"Abraham Lincoln" visits Old Cowtown Museum in Wichita, Kansas, to celebrate Independence Day. Lincoln visited Kansas in 1859, before he was elected president. Tom Leahy, a 4th grade teacher in Conway Springs, Kansas, portrayed Lincoln. See his comment below.

 A few decades ago, when I was a Girl Scout I spent a week during a couple of summers as a tour guide at a living history museum called Old Cowtown in Wichita, Kansas.  There were only a few buildings in those days, and it was hot and dusty, but I loved it! 

 This past weekend, I returned with my family to experience it as a tourist.  Old Cowtown Museum has grown and become even more of an Old West experience.  Now, instead of Girl Scouts, there are professional costumed re-enactors and guides.  The buildings are almost all authentic from the late 1800s and show what a midwestern cattle town was like.  The buildings are also now air-conditioned….so you can re-live the past more comfortably.

 Special events are planned throughout the year.  This past weekend, the museum celebrated Independence Day 1870s style.  “Abraham Lincoln” visited. Of course, he’s an anachronism, but he did visit Kansas once before he was elected president.  Brass bands played, there was an old-style baseball game — Lincoln played third base, gun fights between cowboys and ranchers, dance hall girls, pie-eating contests, watermelon spitting, a bucket brigade and wagon rides.  My nephews are champion pie-eaters.  We drank sarsaparilla (root beer) in the saloon.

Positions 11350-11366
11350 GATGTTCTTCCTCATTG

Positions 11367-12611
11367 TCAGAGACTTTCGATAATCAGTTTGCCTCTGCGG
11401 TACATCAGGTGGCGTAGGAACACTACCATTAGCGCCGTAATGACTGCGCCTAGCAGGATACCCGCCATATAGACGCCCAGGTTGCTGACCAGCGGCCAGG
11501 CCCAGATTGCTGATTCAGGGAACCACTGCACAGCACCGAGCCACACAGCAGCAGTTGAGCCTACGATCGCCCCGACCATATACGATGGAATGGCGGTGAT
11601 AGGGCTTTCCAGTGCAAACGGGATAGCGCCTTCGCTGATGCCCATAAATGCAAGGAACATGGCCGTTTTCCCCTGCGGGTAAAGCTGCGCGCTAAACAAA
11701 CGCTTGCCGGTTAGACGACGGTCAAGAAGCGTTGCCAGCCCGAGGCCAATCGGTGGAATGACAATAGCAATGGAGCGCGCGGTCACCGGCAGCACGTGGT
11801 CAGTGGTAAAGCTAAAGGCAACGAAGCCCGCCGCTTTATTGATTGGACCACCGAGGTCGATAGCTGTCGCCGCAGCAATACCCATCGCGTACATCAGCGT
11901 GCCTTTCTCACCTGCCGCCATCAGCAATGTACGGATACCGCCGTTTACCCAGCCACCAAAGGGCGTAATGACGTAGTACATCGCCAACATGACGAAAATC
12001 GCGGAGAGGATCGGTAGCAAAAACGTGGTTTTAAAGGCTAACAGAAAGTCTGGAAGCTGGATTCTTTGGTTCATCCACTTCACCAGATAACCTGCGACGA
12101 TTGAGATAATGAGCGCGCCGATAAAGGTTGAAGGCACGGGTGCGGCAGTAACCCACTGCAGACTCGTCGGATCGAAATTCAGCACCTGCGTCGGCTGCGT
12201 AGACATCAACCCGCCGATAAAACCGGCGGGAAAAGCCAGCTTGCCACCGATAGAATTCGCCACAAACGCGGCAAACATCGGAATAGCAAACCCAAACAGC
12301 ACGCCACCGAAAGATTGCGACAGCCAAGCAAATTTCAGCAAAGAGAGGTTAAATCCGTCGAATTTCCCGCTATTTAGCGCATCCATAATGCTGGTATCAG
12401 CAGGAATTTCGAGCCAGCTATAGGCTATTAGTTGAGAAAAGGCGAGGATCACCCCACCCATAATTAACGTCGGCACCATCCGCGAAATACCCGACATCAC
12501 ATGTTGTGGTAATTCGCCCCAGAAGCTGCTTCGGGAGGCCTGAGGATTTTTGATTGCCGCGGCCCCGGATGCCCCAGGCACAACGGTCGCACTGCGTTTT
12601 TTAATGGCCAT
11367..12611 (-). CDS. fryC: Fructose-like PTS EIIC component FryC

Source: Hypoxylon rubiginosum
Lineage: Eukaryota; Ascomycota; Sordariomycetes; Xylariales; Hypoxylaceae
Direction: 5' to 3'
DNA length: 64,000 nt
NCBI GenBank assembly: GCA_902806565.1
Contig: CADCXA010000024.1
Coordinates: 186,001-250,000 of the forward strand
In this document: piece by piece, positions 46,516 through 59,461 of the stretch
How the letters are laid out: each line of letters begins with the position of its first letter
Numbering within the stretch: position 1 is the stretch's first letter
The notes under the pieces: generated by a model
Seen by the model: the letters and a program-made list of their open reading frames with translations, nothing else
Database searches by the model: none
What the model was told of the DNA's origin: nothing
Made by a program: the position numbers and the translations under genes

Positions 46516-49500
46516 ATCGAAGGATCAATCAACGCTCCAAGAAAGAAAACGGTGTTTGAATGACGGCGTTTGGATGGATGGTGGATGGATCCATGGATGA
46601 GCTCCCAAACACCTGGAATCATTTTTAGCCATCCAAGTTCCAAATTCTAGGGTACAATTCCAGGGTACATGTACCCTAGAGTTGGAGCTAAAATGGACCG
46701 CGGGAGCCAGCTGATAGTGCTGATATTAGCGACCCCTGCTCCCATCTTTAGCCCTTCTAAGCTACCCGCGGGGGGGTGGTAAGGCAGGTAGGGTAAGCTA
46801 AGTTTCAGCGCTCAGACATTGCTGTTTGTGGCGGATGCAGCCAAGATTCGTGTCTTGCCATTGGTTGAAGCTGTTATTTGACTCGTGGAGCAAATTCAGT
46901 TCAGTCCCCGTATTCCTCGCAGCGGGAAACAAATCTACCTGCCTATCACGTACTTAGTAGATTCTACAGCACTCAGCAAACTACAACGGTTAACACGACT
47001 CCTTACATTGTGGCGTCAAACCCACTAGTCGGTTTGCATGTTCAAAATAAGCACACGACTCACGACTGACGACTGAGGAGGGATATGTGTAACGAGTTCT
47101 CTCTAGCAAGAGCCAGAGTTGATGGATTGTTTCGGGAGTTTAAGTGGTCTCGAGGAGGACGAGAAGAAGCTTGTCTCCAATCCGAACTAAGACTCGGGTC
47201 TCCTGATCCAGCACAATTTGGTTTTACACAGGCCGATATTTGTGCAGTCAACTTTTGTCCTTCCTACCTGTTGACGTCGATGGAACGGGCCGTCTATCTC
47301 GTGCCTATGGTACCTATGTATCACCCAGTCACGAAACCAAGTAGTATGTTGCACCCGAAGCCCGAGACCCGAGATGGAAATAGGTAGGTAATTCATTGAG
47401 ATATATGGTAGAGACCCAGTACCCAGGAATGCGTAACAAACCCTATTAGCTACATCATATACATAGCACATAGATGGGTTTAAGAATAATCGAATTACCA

We visited a homestead and saw a half-day-old calf in the barn.  The mother wasn’t too happy with our interest in her baby.  I never knew a moo could sound so threatening.   Every time I tried to focus my camera on the calf, the mother tried to head butt me.  Fortunately, the rail was in the way. 

In the grand finale, a couple of cow pokes placed two anvils together and blasted the top one with dynamite in the anvil shoot, which was one old-time way to celebrate before fireworks were available.  People do love to blow up things to celebrate!

There were so many activities, we didn’t get a chance to visit all of the buildings, including the Munger House, which was the home of Darius Munger, Wichita’s founder.  I was the tour guide for the Munger House as a Girl Scout, so now I have to return to Cowtown just to re-live my old guiding days.  New since my tour days is the home of the Marshall Murdock, who vigorously promoted the town through his newspaper. There are dozens of buildings, including two churches, a school house, many stores and professional buildings, a train depot, saloon and homes.

To see more of the experience, see my YouTube slide show below, which shows a lot of the action.  You can also click on Old Cowtown Museum.  Check out the map of the town on the Cowtown website.

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Filed under Abraham Lincoln, Education, Entertainment, Family, Gardening, History, Kansas, Life, Personal, Presidents, Travel

Just Call Me Little Bo Peep

There are tens of millions of sheep in Australia and New Zealand, but this is as close as I got to any of them.

There are tens of millions of sheep in Australia and New Zealand, but this is as close as I got to any of them. These sheep are grazing at Port Arthur Historic Site, the location of a 19th century penal colony in Tasmania, Australia.